Artificial Pancreas Could Move Forward Type 1 Diabetes Treatment
It was recently announced by the National Institutes of Health (NIH) that it is finding four last-stage clinical trials for artificial pancreas, which could automate blood sugar control for diabetics. If everything goes according to plan, the groups could seek for approval from authorities.
This kind of treatment could make it possible to eliminate the need for daily finger pricking, especially considering the need for blood sugar control for people with this condition. The U.S. Food and Drug Administration already approved the first artificial pancreas device in the United States, but those using the said device will still need to manually inject insulin after they eat.
TIME noted that ideally, these devices should no longer require human input, which is what the studies are aiming for. While these devices are said to vary in their approach, they all aim to limit the amount of time diabetics and their caregivers have to manage blood sugar level changes.
NIH also said that the artificial pancreas is an integrated system that could replace the reliance on testing by fingersticks. Dr. Guillermo Arreaza-Rubin, director of the NIDDK's Diabetes Technology Program, said, "These studies aim to collect the data necessary to bring artificial pancreas technology to the people who need it. Results from these studies could change and save lives."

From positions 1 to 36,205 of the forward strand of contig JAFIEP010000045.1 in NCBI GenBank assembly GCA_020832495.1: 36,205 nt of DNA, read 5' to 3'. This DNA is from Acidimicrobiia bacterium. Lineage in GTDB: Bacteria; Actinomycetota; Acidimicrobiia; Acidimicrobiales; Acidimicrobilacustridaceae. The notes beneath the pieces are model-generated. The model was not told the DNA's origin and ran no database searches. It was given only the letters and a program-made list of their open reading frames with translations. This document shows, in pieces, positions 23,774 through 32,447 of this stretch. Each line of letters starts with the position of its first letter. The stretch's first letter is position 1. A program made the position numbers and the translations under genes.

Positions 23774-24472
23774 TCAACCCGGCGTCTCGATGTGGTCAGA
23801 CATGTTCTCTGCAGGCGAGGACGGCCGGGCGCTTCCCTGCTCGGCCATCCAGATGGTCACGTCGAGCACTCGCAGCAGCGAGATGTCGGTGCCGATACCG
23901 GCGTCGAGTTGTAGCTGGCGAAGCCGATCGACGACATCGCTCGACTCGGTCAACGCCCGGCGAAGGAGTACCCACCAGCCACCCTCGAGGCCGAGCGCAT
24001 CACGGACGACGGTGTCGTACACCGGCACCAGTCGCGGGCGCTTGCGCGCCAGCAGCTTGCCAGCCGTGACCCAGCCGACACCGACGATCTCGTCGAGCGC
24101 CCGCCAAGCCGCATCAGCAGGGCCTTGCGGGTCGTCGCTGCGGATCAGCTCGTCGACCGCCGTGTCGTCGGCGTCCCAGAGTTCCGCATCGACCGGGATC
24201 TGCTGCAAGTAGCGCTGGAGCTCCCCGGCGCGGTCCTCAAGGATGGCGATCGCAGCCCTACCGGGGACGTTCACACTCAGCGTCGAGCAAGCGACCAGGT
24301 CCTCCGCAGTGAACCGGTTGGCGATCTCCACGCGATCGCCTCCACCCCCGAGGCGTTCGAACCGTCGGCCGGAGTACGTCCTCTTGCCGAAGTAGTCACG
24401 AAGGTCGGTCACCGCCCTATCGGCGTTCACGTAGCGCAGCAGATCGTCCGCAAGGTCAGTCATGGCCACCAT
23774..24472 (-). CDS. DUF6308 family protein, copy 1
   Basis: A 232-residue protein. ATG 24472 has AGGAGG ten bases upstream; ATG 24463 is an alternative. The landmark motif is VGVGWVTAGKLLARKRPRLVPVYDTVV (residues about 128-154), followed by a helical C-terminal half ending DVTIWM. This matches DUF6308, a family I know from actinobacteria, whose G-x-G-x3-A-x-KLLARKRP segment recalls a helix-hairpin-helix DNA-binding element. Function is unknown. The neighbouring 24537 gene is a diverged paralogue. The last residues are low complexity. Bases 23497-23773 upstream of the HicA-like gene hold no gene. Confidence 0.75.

All four research problems will be conducted in larger groups over longer periods of time in 2017 and 2018. These are in largely unrestricted conditions, with participants being allowed to live at home and monitor themselves, also going about their normal lives, with remote monitoring from the research staff.
The trials are made possible with the help of the Special Statutory Funding Program for Type 1 Diabetes, and aims to support research to prevent and cure type 1 diabetes. For more information regarding the study, visit the NIDDK website www.niddk.nih.gov.